Theater, TV star Chenoweth to sing Broadway, country, more at Fraze

Tony and Emmy winner Kristin Chenoweth, one of Broadway’s most wickedly gifted sopranos, will bring her special brand of charm and musicality to the Fraze Pavilion Saturday for a concert entitled “Coming Home,” a reference to her 2014 live concert and PBS television special held in her hometown of Broken Arrow, Oklahoma.

In addition to her award-winning portrayal of Sally Brown in the Broadway revival of “You’re a Good Man, Charlie Brown” and Olive Snook on ABC’s whimsical dramedy “Pushing Daisies,” Chenoweth has made many indelible imprints throughout her career.

Her TV appearances include “Glee” (particularly rendering an astonishing version of “Home” from “The Wiz’”), “The Good Wife” and “The West Wing” as well as the musical adaptations of “Annie” and “The Music Man.” Her film credits include “The Boy Next Door” opposite Jennifer Lopez, “Bewitched” opposite Nicole Kidman, “The Pink Panther” opposite Steve Martin, and most recently the Disney Channel’s live-action original movie “Descendants.” In the theater realm, she originated the role of Glinda in blockbuster musical “Wicked,” and also starred in the Broadway revivals of “The Apple Tree” and “Promises, Promises.”

Chenoweth has also collaborated with such orchestras as the New York Philharmonic, Boston Pops, National Symphony Orchestra, and San Francisco Symphony. Last month, on her 47th birthday, she received a star on the Hollywood Walk of Fame presented by the legendary Carol Burnett.

In advance of her Fraze appearance, the bubbly, endearing triple threat spoke about her craft and what audiences can expect from her concert.

Q: Can you describe your experience ‘Coming Home’ last year? How did it feel to perform in your hometown?

A: Whenever you’re an artist and appear before your hometown crowd it’s more nerve-wracking, for me, than Carnegie Hall. You look out into the audience and see your family who loves you no matter what but also old friends and some people that weren’t your friends. Certainly I had a better singing night but the emotion was absolutely there. It remains one of the most special nights of my life.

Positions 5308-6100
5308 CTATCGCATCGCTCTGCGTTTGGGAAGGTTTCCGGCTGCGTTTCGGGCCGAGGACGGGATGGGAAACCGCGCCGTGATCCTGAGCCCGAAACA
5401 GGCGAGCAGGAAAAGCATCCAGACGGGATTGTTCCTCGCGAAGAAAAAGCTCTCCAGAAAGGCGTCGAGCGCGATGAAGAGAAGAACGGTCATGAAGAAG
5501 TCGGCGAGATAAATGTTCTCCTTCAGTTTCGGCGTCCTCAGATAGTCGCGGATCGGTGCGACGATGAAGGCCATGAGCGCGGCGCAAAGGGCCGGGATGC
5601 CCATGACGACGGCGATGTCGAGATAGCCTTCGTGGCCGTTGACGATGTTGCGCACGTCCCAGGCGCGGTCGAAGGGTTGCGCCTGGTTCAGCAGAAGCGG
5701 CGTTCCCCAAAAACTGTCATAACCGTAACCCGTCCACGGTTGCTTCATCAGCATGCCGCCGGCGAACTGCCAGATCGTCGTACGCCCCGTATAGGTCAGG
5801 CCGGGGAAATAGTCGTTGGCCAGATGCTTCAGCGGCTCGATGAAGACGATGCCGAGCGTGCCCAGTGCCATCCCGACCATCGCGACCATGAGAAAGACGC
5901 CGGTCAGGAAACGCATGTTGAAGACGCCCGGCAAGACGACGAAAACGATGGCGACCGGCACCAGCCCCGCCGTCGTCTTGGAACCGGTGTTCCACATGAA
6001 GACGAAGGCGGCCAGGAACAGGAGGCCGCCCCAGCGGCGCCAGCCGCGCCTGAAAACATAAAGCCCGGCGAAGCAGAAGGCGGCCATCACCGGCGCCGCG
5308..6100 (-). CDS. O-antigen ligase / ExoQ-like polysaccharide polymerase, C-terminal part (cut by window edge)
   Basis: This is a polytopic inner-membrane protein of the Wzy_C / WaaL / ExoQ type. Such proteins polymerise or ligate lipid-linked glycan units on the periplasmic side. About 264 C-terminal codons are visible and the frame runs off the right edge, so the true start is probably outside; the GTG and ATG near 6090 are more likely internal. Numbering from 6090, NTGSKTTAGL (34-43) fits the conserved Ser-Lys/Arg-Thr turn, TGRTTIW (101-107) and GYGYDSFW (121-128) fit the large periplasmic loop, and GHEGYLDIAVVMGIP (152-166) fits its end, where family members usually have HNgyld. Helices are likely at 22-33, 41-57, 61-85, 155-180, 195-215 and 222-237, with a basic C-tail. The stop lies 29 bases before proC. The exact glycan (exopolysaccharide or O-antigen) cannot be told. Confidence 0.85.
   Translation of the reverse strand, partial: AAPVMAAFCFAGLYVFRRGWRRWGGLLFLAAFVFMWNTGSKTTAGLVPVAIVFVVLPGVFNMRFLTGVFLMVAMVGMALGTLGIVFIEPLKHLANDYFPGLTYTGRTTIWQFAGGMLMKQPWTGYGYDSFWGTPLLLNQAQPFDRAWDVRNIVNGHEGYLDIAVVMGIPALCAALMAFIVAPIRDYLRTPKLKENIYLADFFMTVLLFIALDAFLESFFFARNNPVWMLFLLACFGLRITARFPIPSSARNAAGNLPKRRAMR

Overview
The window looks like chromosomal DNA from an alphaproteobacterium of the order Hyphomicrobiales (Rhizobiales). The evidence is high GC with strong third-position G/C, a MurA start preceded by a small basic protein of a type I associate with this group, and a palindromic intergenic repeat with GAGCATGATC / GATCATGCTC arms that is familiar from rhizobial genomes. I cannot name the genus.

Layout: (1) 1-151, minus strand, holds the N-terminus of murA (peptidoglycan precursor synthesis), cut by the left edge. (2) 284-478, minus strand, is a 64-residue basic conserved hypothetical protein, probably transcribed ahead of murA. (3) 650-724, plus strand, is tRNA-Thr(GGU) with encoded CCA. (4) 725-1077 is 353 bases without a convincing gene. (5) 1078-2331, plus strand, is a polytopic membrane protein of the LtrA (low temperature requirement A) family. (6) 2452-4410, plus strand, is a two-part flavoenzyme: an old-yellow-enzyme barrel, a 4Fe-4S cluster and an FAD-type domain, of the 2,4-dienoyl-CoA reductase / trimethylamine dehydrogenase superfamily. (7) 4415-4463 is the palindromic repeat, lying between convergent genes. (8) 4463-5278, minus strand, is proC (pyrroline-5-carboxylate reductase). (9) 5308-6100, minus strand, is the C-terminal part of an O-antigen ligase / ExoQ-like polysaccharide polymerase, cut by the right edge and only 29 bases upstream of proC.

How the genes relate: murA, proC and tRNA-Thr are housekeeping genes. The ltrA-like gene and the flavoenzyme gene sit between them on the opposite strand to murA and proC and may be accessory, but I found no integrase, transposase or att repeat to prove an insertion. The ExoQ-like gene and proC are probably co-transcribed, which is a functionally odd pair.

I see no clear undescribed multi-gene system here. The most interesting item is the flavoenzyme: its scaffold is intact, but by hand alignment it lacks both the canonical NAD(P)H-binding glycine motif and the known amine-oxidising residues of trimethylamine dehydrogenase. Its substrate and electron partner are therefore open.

Q: Let’s talk about ‘Wicked.’ What do you reflect on the most when you think back to that time? When you first heard ‘Popular’ did you have any idea it would become one of your signature numbers?

A: I always knew ‘Wicked’ would strike a chord with audiences. (Composer) Stephen Schwartz is a genius. I really wanted ‘Wicked’ to be a hit and I’m so glad ‘Popular’ became so beloved. I still find new ways to perform it. I’ve sung it in many different languages for many years now for fun. But Stephen Schwartz gave me a gem of a song and I take care of it. I grew up on ‘Phantom of the Opera,’ ‘Les Miserables’ and ‘Cats,’ and I’m so glad ‘Wicked’ has become that kind of show for a new generation.

Q: You’ve performed many juicy roles, most recently your fantastic, Tony-nominated portrayal of Lily Garland in ‘On the 20th Century.’ Which role do you consider the most challenging or demanding in your career thus far?

A: I’d say Lily Garland. It required high comedy, dance and opera. It was the hardest, most challenging role I’ve done but I was also the most happiest I’ve ever been onstage because it allowed me to do a lot of what I do best in one show. I actually promised the show’s lyricists Betty Comden and Adolph Green 15 years ago that I would do ‘On the 20th Century’ but I waited until it was the right time. I also enjoyed playing Lily because she is a woman. There is still a perception out there of me that I’m just a sweet little girl but I need to grow just like every actress.

Q: As you look ahead, are there any particular roles or projects you hope to pursue?

A: There are definitely things that come my way that spark my interest. There is a (stage version) of the hilarious movie ‘Soapdish’ that’s on my radar. I’m also developing a project about the life of Tammy Faye Bakker. I’ve also been approached to play Dolly Levi in a Broadway revival of ‘Hello, Dolly!’ But I still love doing concerts as well. I just want to keep singing. I feel so lucky to have options. With everything I do, I improve. I very rarely do jobs ‘just for the money’ because I don’t find it fulfilling.

Q: What do you hope audiences take away from your Fraze concert? What do you plan to sing?

A: Through this concert I want to remind people of what I believe because it’s important to show who you are as an artist. And I’ll be particularly singing songs from some movies I love as well as some new songs I’ve wanted to try in addition to Broadway, operetta and country-pop. Above all I want people to leave with a big smile on their face having been entertained.

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